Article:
Two OQ4436 chips used in the crypto heart of the PNVX phone

A single OQ4434 was also implemented in the PFX/PM hand-held radio, where it was used for simplex voice communication. The same chip was later used in the MDT data terminals of the Eindhoven Police Department, for which it had to be repackaged in order to fit a PCMCIA card. The OQ4436 was used again in the Aroflex II (T-1285). As the chip was an enhanced version of the earlier OQ4406, it allowed the Aroflex II to be backwards compatibile with the old Aroflex.
Products based on the OQ4434/35/36
PNVX secure crypto telephone, fax and data products PFX-PM portable radio with digital encryption Secure communication for the Eindhoven Police via Motorola MDT-9100 terminals
Aroflex II cipher machine, also known as PDLX-6141 or T-1285CA

In the mid-1990s, Philips recognized the need to develop a new generation of faster and more versatile crypto chips. Unlike previous chips, that were implementations of proprietary stream cipher algorithms, the new chip would use modern mathematical cryptographic algorithms such as DES and RSA. The new chip was called General Crypto Device (GCD) and was (co)developed with the Institut für Angewandte Mikroelektronik (IAM) in Braunschweig (Germany). The design was later held by SICAN in Hamburg, which was taken over in 2000 by Infineon (now: Sci-worx).
Some backend processing was done in Vught (Netherlands) by Pijnenburg Custom Chips BV (later: Securealink), which is why their name appears on the chip. Pijnenburg was taken over in 2001 by SafeNet and in 2010 by AuthenTec (US). The chip was produced by ES2 in France.

The GCD contained building blocks for DES, IDEA and RSA and was available to the general public. Although Philips never implemented the GCD in any product, it was used in an early prototype of the V-kaart. Furthermore, it was the foundation on which the later GCD-PHI chip was based.
Close-up of the GCD (crypto) chip

At the heart of the GCD chip is an application-specific 32-bit RISC core, known as the Arithmetic Processor. It is optimized for high performance arithmetic functions and allows up to four parallel operations on registers, memory and pointers, much like a DSP. Below is a simple block diagram.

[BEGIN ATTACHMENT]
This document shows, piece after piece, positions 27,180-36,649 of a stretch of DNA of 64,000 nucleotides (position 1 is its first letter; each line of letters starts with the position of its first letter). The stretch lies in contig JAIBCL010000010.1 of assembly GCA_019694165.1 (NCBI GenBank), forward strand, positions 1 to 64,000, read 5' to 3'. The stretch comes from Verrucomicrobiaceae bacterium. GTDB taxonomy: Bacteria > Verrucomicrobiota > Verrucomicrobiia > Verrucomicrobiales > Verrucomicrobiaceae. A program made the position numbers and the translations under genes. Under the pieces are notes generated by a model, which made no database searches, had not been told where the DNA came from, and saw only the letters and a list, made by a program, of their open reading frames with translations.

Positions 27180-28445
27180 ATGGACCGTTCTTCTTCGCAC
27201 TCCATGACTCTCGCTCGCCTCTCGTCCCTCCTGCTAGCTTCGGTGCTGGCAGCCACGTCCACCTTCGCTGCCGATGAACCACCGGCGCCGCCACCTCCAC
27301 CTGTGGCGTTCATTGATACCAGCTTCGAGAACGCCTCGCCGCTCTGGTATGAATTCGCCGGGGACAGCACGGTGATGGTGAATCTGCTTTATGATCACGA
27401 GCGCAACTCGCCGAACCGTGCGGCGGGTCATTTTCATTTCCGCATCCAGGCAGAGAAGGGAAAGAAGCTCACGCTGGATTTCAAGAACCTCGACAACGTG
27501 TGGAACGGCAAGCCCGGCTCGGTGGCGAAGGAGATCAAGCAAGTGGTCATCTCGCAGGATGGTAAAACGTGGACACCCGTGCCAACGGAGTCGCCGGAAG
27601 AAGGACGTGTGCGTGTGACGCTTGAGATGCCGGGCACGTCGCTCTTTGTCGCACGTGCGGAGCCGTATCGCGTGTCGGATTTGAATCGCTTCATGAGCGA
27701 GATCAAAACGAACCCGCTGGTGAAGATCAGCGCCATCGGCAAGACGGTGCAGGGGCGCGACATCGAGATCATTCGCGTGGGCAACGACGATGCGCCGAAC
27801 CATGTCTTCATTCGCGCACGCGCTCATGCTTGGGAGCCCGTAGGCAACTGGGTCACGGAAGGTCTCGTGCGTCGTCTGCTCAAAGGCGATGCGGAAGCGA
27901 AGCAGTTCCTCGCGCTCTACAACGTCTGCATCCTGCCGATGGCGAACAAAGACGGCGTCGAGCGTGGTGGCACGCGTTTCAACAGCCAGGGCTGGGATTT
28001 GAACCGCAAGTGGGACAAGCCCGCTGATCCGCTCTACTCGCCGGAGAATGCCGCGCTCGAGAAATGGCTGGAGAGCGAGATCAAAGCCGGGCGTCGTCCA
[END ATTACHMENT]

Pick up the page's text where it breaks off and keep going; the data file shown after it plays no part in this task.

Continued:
The chip has a flexible I/O controller that can be adapted to accommodate virtually any host bus, allowing data transfer speeds up to 160MB/s. Also embedded on the chip is a Random Number Generator (RNG) and an industry-standard 8-bit 8051 microcontroller, that can be used for the implementation of a user interface such as a keypad, a display or a smart-card reader [1].
The GCD chip is implemented as an Application-Specific Integrated Circuit (ASIC) in 0.6 mm standard cell technology. It operates at 3.3V and contains approx. 400,000 transistors. Although the ASIC is clocked at a modest 25MHz, the DES algorithm can be executed at 100Mb/s when running in ECB, CBC, CBF and OFB cipher modes.

As the individual crypto functions can be accessed directly by the program, the chip is not limited to DES and RSA, but can also be used for proprietary and future algorithms, with the only limitation being the 4MB on-chip memory.
GCD development kit

To assist developers with the implementation of the GCD chip in their designs and software, the evaluation board shown above was made available by the manufacturer.
The GCD-PHI chip was in fact a further development of the earlier General Crypto Device (GCD). It was developed a few years later, after ES2 had stopped the production of the original GCD, due to lack of sufficient orders. The extension PHI to the name of the chip (GCD-PHI) clearly refers to PHILIPS. It was commonly written as GCD-Φ (with the Greek letter PHI).
The GCD-Φ became available by the end of 1997 and was used as the heart of the V-kaart, a data security product that Philips developed for the Dutch Government and the Dutch Army.

Philips made it possible to include features that would make it suitable for (state) secret applications. Nevertheless, the chip was available to other manufacturers and was used in a number of products, such as equipment for financial transactions (e.g. PIN terminals). Philips actively promoted the GCD-Φ by releasing a datasheet under NDA and a 4-page brochure [3].
Philips V-kaart (V-card)